By Madhusmita Bora
George Floyd’s high-profile police killing and the ensuing public discourse on anti-Black racism, through protests on city streets and on editorial pages in newspapers across the U.S., compelled the biggest financial institutions in the country to take notice and have their own reckoning.
“We can do more and do better to break down systems that have propagated racism and widespread economic inequality, especially for Black and Latinx people,” said JPMorgan Chase CEO Jamie Dimon in a statement last year. “It’s long past time that society addresses racial inequities in a more tangible, meaningful way.”
The company announced a $1 billion commitment to advancing racial equality and economic opportunity for people and communities of color over four years.
“While this work had already been underway, we wanted to accelerate this effort in light of the tragic killings as well as the disproportionate impact of coronavirus on people of color,” Vanessa Cook, senior vice president of media relations at Bank of America, said in a written statement.
Others have made similar pledges. PNC promised $1 billion to social justice and economic empowerment of Black communities. Wells Fargo promised a $1 billion commitment to advancing racial equality and economic opportunity for people and communities of color.
“I believe that true liberation is the North Star for everyone,” said Paralee Knight, vice president of social Impact and sustainability at Wells Fargo. “But we still have work to do in the space of equity right now, and we intend to continue to strive to make valiant progress in that space.”
While the pledges are very generous, they may not be all altruistic and their impact is still unclear, experts say. Philanthropic giving translates into tax breaks for corporate America, and they are not required to disclose intricate details.
“The demand for social justice created new tax legislation last year that allowed corporations to increase their charitable giving,” said Dr. Wayne W. Williams, assistant professor of accounting at Temple University. “That is mutually beneficial to corporate community engagement and organizations addressing social inequality within the Black community.”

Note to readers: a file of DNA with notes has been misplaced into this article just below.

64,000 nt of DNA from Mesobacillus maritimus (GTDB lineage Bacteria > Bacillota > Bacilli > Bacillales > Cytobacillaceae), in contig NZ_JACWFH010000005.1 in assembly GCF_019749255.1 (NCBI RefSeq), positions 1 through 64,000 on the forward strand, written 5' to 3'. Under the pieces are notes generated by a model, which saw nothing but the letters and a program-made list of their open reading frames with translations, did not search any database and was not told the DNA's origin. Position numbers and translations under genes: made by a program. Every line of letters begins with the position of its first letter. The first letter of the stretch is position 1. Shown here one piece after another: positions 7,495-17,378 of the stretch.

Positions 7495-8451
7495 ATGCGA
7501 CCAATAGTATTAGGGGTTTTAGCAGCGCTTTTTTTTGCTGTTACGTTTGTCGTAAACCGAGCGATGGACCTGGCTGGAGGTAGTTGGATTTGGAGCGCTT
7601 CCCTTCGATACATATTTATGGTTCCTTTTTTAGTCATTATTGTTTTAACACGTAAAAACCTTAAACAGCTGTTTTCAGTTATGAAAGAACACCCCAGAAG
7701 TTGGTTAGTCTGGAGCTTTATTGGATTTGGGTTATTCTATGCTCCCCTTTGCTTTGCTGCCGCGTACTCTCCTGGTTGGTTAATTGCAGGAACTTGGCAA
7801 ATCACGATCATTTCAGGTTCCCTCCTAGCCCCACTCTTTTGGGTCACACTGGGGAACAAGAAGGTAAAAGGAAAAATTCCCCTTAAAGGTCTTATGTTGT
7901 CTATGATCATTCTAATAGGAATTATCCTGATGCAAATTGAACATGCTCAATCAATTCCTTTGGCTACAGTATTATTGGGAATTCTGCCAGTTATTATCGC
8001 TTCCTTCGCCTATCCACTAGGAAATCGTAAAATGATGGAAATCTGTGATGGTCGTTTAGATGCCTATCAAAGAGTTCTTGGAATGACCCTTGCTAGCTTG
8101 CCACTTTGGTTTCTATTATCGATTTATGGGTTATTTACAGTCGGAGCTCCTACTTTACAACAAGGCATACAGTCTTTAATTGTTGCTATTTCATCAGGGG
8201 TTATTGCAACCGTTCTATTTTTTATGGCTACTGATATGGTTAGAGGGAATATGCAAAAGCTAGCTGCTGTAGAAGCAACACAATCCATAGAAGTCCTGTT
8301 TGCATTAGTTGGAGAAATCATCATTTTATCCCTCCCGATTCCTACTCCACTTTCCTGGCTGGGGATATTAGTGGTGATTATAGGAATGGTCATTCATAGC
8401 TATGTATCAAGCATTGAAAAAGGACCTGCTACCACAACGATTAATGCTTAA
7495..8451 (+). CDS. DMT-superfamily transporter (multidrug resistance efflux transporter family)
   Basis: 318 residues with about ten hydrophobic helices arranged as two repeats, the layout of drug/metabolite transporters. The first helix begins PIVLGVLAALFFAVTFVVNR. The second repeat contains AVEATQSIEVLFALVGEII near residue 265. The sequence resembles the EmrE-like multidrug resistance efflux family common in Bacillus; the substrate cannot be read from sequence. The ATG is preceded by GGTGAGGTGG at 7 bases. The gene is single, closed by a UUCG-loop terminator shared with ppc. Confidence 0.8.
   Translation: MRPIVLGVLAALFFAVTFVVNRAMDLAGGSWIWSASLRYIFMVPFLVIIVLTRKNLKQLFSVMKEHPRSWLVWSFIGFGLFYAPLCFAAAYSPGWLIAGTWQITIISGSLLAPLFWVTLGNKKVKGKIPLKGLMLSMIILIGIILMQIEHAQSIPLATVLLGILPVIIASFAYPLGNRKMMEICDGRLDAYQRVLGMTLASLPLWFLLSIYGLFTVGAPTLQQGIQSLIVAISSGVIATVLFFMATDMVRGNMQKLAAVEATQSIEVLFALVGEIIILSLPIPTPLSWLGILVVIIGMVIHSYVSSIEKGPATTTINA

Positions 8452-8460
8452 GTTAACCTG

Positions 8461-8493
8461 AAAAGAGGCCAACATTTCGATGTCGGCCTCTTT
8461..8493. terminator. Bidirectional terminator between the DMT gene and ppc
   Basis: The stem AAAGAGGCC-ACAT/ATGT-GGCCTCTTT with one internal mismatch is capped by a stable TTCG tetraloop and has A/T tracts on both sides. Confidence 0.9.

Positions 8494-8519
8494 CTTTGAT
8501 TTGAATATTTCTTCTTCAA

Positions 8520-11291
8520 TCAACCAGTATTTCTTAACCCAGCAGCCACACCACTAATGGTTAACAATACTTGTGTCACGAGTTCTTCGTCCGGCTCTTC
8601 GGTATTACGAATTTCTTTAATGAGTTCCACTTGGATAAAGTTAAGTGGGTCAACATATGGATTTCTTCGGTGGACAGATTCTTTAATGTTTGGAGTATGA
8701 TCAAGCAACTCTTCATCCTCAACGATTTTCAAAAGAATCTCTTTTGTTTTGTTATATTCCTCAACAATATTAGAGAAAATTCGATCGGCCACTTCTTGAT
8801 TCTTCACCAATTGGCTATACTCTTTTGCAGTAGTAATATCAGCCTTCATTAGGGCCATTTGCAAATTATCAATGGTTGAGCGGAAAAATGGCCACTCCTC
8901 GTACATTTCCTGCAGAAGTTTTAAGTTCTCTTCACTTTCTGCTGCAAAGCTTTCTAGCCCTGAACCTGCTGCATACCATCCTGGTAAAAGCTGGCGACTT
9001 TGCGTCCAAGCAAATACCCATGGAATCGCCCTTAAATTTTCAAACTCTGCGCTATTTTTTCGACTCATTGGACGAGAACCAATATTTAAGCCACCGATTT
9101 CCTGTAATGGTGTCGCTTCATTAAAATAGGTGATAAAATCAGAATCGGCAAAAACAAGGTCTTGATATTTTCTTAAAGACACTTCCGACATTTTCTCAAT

“The problem that I have is that the money hasn’t reached our communities,” said Jamie Lee Storms Jr., owner of Lee Jr. Entertainment, a Philadelphia event management company. “That’s a huge concern of mine. If they are giving to people, where is it going? How is it being allocated? Who is using the money?”
Storms Jr., who also works a full-time job, received $1,800 in a Paycheck Protection Program loan. But his business, which relies on live events, has struggled because of the pandemic.
Banks have been announcing commitments on their websites and through the news media, but it’s unclear the tangible impact the funds will have on communities of color, including eligibility requirements for some of the programs.
“Anyone could say anything about anything, what does that mean? How can we go back and check who is receiving the money and what is the impact of the dollars,” said Jeannine Cook, owner of Harriett’s Bookshop in Philadelphia. “All these promises are not transparent or measurable.”
Cook’s store was open for six weeks when COVID-19 struck and forced a shutdown. She started Harriett’s with her savings because when she approached banks, she was told that she didn’t qualify for a loan until she had been in business for two years.
When the pandemic hit, she struggled. Then George Floyd happened.
“There was a frenzy all across the nation about how there was this magic money falling out of the sky,” she said about the financial pledges for racial justice. “But, not really.”
“It’s just a public statement and they are not always clear on how they intend to communicate